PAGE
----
Research Report | September 2023 | Download report (in French).
By Health Action International and CAFCO
Access to medicines and medical commodities in the DRC forms a crucial building block of the health system, and sexual and reproductive health (SRH) is a field of care which lies at the basis of a healthy society.
Unfortunately, the DRC, with a maternal mortality rate of 846per 100,000 live births and a low modern contraceptive use rate, experiences challenges with the adequate provision of SRH services and commodities. Therefore, this study was conducted to measure the availability, stockouts and affordability of 49 SRH commodities in 121 health facilities from the public, private and faith-based sectors across three provinces (Congo-Central, Kwilu and Kinshasa).
Availability: The availability of family planning commodities in the DRC was low in all sectors: none of these products reached the 80% availability threshold set by the WHO: levonorgestrel implants (68%) and the copper intrauterine device (60%) were the most available products. Only 26% of health centers had the ethinylestradiol + levonorgestrel combination (the general contraceptive pill) and 24% had the levonorgestrel emergency contraceptive. Among maternal health products, again, none of them reached the 80% availability target in any of the sectors. Oxytocin was the only product whose availability was relatively high across all sectors (74% in total). Availability of STI treatment products was higher than other services, but still suboptimal. One product (ceftriaxone) was available at 80% or more in the public sector, and three products (azithromycin, ceftriaxone, and cefixime) reached this threshold in the private sector.
Stockouts: In the public sector, stock-outs of FP products were common for norethisterone enanthate and male condoms. In the private sector, significant stock shortages were noted for medroxyprogesterone acetate, the levonorgestrel implant and female condoms. In the faith-based sector, male and female condoms and norethisterone enanthate experienced significant stock-outs. Stockouts could last a long time, sometimes more than 100 days. For maternal health products, stock-outs were a little less frequent, but still occurred regularly. Oxytocin and misoprostol in particular have experienced significant stockouts, and the faith sector has also experienced stock-outs of dexamethasone.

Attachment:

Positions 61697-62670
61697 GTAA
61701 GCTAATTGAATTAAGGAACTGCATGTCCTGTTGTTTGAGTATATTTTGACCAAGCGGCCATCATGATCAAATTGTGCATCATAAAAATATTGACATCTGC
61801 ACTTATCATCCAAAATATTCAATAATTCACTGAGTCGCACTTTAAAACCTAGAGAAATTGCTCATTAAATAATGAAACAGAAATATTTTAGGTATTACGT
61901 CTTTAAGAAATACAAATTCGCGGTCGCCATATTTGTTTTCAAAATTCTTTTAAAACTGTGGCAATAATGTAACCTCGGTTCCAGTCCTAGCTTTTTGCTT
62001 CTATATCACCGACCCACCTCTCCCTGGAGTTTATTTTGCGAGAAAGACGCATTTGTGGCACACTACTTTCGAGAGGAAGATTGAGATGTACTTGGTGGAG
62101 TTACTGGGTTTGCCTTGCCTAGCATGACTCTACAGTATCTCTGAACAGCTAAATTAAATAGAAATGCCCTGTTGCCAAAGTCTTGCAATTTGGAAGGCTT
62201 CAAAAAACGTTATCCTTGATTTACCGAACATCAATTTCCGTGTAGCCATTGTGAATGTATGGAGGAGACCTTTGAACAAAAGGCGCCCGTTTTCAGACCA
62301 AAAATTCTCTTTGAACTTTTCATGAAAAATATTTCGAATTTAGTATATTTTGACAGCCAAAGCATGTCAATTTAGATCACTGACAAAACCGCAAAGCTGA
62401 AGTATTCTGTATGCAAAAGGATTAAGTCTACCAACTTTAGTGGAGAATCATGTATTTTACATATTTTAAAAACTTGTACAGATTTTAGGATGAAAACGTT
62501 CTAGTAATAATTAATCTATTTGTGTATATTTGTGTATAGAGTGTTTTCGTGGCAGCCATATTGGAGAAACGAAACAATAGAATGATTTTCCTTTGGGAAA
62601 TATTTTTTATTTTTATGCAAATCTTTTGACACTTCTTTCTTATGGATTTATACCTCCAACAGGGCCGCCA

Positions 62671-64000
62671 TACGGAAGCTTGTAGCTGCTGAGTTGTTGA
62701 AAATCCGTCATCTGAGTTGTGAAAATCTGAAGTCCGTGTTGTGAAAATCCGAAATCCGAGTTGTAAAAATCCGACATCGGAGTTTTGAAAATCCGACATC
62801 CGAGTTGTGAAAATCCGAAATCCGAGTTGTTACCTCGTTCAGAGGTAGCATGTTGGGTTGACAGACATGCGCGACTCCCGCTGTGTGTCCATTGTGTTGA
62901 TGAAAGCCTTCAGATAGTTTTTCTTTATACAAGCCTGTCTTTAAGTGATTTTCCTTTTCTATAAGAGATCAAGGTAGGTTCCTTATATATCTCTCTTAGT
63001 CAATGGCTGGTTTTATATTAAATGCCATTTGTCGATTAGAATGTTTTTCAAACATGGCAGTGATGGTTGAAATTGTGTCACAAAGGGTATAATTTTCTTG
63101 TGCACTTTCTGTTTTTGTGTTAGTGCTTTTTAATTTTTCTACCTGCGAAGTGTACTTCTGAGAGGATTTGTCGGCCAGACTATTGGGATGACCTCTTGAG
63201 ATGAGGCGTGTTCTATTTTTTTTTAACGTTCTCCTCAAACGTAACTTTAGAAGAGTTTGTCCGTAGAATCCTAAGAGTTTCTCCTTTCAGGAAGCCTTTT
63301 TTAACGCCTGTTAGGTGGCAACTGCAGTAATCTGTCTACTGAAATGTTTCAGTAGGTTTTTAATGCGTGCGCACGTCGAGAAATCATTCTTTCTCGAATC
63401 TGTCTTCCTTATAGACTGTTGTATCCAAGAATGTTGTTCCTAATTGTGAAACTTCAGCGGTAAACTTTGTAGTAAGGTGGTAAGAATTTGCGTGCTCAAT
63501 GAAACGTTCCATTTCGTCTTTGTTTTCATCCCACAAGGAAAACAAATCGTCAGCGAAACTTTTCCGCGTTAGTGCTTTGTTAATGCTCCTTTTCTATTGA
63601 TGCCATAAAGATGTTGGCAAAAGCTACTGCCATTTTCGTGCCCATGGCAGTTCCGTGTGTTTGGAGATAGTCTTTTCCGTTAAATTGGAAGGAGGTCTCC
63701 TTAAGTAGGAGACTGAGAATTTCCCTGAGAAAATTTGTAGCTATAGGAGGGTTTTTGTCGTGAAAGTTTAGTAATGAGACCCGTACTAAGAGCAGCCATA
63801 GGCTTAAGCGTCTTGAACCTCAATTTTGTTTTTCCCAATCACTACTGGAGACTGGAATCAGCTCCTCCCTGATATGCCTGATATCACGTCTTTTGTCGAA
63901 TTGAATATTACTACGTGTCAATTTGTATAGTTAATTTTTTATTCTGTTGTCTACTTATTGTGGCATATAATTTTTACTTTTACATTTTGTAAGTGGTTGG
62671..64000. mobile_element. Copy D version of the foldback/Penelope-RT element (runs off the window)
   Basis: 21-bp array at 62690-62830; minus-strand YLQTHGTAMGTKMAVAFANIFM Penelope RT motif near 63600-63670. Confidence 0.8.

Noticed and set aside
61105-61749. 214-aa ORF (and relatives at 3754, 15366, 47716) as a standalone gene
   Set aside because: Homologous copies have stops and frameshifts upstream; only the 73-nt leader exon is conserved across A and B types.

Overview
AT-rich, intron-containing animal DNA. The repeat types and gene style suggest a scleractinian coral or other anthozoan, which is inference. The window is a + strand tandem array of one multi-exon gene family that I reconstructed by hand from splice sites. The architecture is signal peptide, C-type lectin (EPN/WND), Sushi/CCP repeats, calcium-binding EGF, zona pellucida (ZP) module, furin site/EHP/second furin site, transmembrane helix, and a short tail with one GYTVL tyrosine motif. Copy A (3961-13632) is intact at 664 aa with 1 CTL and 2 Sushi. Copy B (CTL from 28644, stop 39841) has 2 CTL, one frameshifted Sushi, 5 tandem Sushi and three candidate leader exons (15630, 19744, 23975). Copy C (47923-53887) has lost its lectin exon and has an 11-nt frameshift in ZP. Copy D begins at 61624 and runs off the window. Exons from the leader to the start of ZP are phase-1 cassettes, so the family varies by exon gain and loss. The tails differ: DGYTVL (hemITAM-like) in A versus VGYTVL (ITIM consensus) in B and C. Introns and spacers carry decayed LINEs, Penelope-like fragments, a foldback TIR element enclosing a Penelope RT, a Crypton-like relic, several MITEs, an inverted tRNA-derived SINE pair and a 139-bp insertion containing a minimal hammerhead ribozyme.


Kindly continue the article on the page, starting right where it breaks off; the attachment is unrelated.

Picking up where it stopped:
Affordability: All family planning products were accessible in all three sectors; none of them cost more than a day’s income for a person receiving remuneration calculated in relation to the international poverty line (SIP/IPL). Regarding maternal health products, magnesium sulfate and methyldopa were inaccessible in all three sectors. All other maternal health products were accessible to a person receiving remuneration calculated in relation to the international poverty line (SIP/IPL). STI treatment products were also accessible, with only acyclovir and azithromycin inaccessible in the public sector, but also acyclovir in the private sector. All HIV/AIDS prevention or treatment products were freely available in all sectors. Finally, sanitary napkins were inaccessible in all sectors, with prices particularly high in the faith sector.
This study revealed significant gaps in the availability of sexual and reproductive health products in the DRC, as well as problems with stock shortages, while the financial accessibility of the products is relatively good. The following actions are recommended to improve the situation:
- The availability of contraceptive pills and emergency contraceptives should be improved, given that this is a widely used method of contraception in the DRC.
- Availability of all maternal health commodities should be improved to reduce the high rate of maternal mortality in the country. The government should pay special attention to improving the availability of magnesium sulfate.
- The government should allow health centers to stock acyclovir, azithromycin, ceftriaxone and cefixime. Currently, these products intended for the treatment of STIs can only be stored in higher level health centers.
- In the health centers surveyed, the availability of products to fight HIV/AIDS was worrying. Although there are health centers specialized only in the treatment of HIV/AIDS, the government should ensure that the necessary products for the treatment of HIV/AIDS are available in all health centers to facilitate their treatment. access.
- Inventory management and supply procedures for health centers must be revised and strengthened to ensure regular supply of products.